Book Description

Stanhope, Lady Hester [Meryon, Charles Lewis] Memoirs of the Lady Hester Stanhope, as related by herself in conversations with her physician; comprising her opinions and anecdotes of some of the most remarkable persons of her time. Three Volumes. Henry Colburn. London. Volumes I & II first editions 1845; Volume III second edition 1846. Octavo. Title, xvii, (2), 394pp. Hand-coloured frontispiece plate of Lady Hester Stanhope on horseback, folding plan of Lady Hester Stanhope's residence at Joon; Title, vi, (1), 384pp. Engraved frontispiece of her saloon; Title, vii, 319, (1)pp. (Publisher's ads), Engraved frontispiece of Lady Hester Stanhope's residence at Joon on Mount Lebanon. Uniformly bound in contemporary half calf, marbled boards. Spines in six compartments with double gilt rules, leather labels, gilt lettering. Some commensurate shelf wear. Edges sprinkled red. Title page to Volume I partially detached with tear at gutter. Some foxing to the uncoloured plates. Occasional minor spotting, small marks etc. A handsome, crisp, firmly bound set. No inscriptions. These volumes were originally from a Welsh country house library. Stanhope, Lady Hester Lucy (1776–1839), traveller, adventurer, explorer, antiquarian. Hostess and secretary for her uncle, the Prime Minister William Pitt the Younger at 10 Downing Street. After Pitt's death in 1808 she escaped to Wales, The Rev. Thomas Price "Carnhuanawc" acting as her guide. Lady Stanhope leased Glan Irfon at Cilmeri; choosing it as being close to the spot where the last native prince of Wales of direct descent, Llywelyn ap Gruffudd, was assassinated in 1282. Her letters reveal the fine detail of her decoration and furnishing of the house. Lady Stanhope left Britain in 1810 with her physician and later biographer, Charles Lewis Meryon and her maid Elizabeth Williams. Meryon's account reveals, "Until not finding herself so far removed from her English acquaintances, but what they were always coming across and breaking in upon her solitude, she resolved on going abroad, up the Mediterranean." Byron described Stanhope as "that dangerous thing, a female wit". From Greece, through the Mediterranean, she travelled to the Near and Middle East as a pioneering, eccentric and unorthodox female adventurer. Her unique style saw her dressed exotically in male attire, refusing to conform to traditional female dress. She initiated the first archaeological excavation in Palestine of Ashkelon, based on manuscript sources, lauded as the first use of modern archaeological principles. Until 1831, Lady Stanhope resided at Sidon, Lebanon with Dr Meryon. When he left for England, she moved to the abandoned monastery at Jou (Joon), Dahr El Sitt, where she lived until she died, destitute, in 1839. Charles Lewis Meryon RCP (1783–1877) English physician and biographer.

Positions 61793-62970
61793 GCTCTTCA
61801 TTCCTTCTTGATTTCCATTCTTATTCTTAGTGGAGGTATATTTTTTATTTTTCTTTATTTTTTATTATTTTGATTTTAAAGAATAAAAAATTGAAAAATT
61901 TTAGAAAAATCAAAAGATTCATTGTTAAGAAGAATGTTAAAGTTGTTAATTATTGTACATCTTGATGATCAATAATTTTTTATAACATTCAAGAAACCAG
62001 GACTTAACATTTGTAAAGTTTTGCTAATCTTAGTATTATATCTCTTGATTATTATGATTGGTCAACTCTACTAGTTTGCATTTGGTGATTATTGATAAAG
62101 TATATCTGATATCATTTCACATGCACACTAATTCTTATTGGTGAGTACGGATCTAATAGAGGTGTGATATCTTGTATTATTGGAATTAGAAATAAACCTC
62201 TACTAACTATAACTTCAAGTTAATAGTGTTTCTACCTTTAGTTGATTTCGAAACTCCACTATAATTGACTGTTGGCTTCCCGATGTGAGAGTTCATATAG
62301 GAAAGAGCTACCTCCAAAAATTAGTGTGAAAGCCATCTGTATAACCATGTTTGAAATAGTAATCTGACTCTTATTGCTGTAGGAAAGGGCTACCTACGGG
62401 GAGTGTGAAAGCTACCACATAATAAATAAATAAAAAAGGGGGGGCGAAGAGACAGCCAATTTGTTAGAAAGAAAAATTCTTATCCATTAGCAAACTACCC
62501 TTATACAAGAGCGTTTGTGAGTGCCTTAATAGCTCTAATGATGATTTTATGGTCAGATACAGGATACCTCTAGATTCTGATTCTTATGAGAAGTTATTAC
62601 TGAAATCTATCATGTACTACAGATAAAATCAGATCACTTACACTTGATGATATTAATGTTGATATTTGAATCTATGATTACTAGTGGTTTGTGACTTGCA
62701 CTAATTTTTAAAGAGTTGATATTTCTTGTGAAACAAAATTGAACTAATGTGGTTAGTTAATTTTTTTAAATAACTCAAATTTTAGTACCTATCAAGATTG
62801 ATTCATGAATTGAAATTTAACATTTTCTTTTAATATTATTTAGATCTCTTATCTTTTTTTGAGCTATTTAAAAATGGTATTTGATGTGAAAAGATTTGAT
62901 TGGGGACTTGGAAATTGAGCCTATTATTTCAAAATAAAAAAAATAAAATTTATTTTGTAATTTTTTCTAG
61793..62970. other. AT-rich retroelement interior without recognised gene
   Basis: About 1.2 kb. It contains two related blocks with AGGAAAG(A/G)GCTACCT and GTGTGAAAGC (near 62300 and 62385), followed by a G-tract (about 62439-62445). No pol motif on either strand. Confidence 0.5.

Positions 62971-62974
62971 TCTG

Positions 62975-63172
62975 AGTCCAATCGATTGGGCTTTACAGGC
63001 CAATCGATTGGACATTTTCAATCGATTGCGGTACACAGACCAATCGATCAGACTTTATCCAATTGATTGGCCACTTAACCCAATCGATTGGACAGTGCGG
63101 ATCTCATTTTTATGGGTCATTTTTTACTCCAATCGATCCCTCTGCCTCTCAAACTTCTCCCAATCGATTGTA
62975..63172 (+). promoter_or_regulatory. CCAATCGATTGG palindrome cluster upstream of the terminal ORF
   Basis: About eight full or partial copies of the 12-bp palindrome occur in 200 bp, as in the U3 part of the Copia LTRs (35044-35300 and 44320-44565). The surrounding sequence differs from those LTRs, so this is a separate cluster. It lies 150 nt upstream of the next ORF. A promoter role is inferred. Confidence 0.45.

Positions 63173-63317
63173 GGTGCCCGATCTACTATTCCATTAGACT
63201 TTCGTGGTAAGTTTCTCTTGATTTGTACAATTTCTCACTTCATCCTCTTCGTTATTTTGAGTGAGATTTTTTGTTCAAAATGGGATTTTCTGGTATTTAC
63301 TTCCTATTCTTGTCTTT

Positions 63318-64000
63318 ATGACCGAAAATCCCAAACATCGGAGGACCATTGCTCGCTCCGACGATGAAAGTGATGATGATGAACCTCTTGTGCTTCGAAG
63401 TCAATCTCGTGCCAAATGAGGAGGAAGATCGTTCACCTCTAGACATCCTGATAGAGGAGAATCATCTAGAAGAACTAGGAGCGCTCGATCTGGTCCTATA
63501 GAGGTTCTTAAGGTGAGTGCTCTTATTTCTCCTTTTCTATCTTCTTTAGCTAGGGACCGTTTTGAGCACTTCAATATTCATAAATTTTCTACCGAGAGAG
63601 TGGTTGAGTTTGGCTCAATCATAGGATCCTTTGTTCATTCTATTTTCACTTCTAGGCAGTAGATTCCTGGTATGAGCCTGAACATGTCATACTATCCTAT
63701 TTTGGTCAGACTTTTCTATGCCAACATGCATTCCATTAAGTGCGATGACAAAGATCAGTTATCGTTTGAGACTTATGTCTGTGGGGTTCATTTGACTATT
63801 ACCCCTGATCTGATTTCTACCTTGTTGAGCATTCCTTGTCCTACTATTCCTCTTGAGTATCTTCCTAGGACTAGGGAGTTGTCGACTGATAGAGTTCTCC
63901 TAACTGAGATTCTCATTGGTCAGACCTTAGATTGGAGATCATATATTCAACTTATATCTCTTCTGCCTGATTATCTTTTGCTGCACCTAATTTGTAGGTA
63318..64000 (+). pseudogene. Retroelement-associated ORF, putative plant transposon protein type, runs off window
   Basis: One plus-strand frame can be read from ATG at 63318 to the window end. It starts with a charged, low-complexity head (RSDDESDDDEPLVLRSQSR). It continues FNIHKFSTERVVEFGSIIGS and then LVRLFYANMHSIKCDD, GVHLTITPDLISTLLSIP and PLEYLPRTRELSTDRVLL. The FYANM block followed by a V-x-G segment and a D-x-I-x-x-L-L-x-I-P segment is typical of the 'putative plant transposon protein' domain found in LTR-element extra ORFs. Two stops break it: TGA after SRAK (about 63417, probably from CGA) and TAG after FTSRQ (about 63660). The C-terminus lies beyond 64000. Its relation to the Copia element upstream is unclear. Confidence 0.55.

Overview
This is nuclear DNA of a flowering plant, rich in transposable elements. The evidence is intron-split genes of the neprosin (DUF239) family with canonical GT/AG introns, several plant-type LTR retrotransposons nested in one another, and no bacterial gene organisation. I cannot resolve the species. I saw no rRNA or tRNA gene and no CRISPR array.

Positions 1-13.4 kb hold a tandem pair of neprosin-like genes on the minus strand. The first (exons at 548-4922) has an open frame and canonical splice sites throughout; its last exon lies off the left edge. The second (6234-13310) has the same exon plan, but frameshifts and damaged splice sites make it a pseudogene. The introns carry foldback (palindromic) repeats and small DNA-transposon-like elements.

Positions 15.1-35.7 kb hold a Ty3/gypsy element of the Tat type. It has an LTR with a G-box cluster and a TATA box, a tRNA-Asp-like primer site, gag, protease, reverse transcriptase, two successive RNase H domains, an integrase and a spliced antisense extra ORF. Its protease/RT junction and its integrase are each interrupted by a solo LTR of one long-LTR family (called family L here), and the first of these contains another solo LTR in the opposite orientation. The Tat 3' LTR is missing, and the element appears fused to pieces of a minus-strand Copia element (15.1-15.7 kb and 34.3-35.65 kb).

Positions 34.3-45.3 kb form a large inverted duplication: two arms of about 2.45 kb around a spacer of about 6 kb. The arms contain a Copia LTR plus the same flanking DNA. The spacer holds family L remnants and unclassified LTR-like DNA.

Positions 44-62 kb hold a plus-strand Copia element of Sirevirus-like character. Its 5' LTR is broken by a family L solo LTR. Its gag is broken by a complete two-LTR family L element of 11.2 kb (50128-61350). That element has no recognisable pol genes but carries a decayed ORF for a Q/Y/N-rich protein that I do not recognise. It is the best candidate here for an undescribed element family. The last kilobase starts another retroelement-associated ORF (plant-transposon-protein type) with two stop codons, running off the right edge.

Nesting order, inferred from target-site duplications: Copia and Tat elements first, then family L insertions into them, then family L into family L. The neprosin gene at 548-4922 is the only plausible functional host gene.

Author Stanhope, Lady Hester
Date 1845 & 1846
Binding Half calf
Publisher Henry Colburn.

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